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A federal appeals court has made it easier to try to disqualify political candidates for being “insurgents,” overturning a lower court’s ruling and their alleged support Tuesday against Rep. Madison Cawthorne (RN.C.). judgment in the matter challenging his candidature on the basis of For the attack on the Capitol building on January 6.

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Fourth Circuit Court of Appeals on Tuesday Governance In a lawsuit he filed against Cawthorne earlier this year to prevent voters from asking the North Carolina State Board of Elections to stop him from running for office.

Voters argued that Cawthorne should be disqualified from the ballot because he showed support for the January 6th attack, which they argued goes against a provision in the 14th Amendment that bars members of Congress from holding office. If they are engaged in “rebellion” after taking charge.

A district court judge appointed by former President Donald Trump ruled in favor of Cawthorne, finding that a federal law had been passed in 1872 to ensure that civil war ensued for future candidates. Even ex-Federalists can hold office after that, meaning Cawthorne cannot be disqualified and remain on the ballot.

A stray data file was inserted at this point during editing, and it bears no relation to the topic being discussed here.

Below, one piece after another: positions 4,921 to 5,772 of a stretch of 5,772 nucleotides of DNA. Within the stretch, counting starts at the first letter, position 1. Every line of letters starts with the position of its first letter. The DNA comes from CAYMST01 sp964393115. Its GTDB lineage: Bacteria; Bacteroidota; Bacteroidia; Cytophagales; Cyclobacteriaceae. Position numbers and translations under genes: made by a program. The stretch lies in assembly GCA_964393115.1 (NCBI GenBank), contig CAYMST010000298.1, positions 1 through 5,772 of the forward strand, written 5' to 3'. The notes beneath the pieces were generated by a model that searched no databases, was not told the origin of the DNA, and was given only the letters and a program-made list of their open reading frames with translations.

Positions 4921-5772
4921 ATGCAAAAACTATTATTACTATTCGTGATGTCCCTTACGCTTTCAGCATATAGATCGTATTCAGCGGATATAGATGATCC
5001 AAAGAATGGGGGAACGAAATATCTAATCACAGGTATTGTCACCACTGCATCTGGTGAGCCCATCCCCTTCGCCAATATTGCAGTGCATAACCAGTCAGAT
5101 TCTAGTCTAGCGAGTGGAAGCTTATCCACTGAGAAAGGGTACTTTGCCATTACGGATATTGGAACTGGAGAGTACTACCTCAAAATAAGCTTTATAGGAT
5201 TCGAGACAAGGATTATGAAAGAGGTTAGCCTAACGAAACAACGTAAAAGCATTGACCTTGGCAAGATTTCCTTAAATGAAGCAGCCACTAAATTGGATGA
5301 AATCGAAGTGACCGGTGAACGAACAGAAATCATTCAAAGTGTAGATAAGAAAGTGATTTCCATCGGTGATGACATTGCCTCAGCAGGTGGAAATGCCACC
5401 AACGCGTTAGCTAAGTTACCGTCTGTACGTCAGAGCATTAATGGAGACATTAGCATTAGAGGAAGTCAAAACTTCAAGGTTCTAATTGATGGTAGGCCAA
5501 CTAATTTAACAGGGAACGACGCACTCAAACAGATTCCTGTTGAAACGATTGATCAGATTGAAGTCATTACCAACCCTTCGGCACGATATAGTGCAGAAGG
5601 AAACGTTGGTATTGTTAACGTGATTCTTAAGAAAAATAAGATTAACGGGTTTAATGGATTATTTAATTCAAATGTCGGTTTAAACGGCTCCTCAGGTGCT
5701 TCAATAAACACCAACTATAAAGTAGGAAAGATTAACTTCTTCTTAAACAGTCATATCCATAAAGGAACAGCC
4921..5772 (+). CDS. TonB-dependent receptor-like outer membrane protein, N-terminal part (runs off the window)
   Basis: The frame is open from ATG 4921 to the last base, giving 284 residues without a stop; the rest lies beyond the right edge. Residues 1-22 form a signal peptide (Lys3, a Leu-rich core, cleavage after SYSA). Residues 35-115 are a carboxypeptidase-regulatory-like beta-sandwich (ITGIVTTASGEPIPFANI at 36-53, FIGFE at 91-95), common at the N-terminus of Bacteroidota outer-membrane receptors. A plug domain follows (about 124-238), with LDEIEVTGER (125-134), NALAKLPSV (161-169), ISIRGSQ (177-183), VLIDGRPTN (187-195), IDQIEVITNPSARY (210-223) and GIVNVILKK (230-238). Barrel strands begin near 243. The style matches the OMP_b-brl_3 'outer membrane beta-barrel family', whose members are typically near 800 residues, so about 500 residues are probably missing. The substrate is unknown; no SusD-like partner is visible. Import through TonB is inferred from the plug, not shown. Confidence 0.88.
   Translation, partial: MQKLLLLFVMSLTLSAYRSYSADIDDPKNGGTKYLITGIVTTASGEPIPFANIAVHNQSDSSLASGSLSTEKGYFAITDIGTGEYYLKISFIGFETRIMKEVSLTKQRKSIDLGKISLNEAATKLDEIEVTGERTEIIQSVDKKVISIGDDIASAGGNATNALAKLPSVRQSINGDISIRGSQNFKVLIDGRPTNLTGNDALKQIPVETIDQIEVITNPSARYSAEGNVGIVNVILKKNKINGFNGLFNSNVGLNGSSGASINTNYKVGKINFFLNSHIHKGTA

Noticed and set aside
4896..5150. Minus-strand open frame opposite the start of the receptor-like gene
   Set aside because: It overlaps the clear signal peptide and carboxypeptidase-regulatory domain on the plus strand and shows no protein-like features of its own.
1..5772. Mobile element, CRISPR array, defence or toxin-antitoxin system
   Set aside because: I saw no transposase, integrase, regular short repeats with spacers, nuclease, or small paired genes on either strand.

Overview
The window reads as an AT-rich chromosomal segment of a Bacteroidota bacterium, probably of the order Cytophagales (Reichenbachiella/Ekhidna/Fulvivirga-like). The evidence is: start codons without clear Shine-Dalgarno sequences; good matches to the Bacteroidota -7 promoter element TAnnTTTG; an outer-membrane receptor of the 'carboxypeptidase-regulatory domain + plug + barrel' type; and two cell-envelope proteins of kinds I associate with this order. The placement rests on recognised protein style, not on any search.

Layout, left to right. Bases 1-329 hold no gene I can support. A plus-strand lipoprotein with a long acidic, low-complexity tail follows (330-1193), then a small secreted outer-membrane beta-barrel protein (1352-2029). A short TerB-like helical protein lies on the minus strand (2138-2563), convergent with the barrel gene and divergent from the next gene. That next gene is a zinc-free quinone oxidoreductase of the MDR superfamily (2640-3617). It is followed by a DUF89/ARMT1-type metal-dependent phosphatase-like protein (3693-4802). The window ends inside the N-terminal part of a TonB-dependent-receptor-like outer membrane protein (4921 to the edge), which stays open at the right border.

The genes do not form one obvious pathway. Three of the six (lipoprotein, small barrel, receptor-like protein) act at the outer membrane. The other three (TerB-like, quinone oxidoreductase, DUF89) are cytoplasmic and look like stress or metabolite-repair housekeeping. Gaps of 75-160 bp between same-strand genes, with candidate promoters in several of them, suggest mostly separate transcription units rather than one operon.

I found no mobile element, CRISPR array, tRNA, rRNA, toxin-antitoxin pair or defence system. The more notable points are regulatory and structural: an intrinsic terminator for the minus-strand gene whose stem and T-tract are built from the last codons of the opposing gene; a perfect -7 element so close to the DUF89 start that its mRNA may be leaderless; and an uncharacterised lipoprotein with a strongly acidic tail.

But on Tuesday, Court of Appeals Judge Toby J., appointed by President Joe Biden. The Haytens applied the Amnesty Act of 1872 only to ex-confederates and did not prevent future candidates such as Cawthorne from disqualifying them, reversing the lower court’s decision.

Heytens stated that his ruling is only concerned with the 1872 law and does not take a stance on whether Cawthorne is a “rebellionist” who should be disqualified, whether voters are actually state election boards or Cawthorne’s other legal arguments. Can challenge the candidacy of politicians with .

Cawthorne’s office has yet to respond to requests for comment.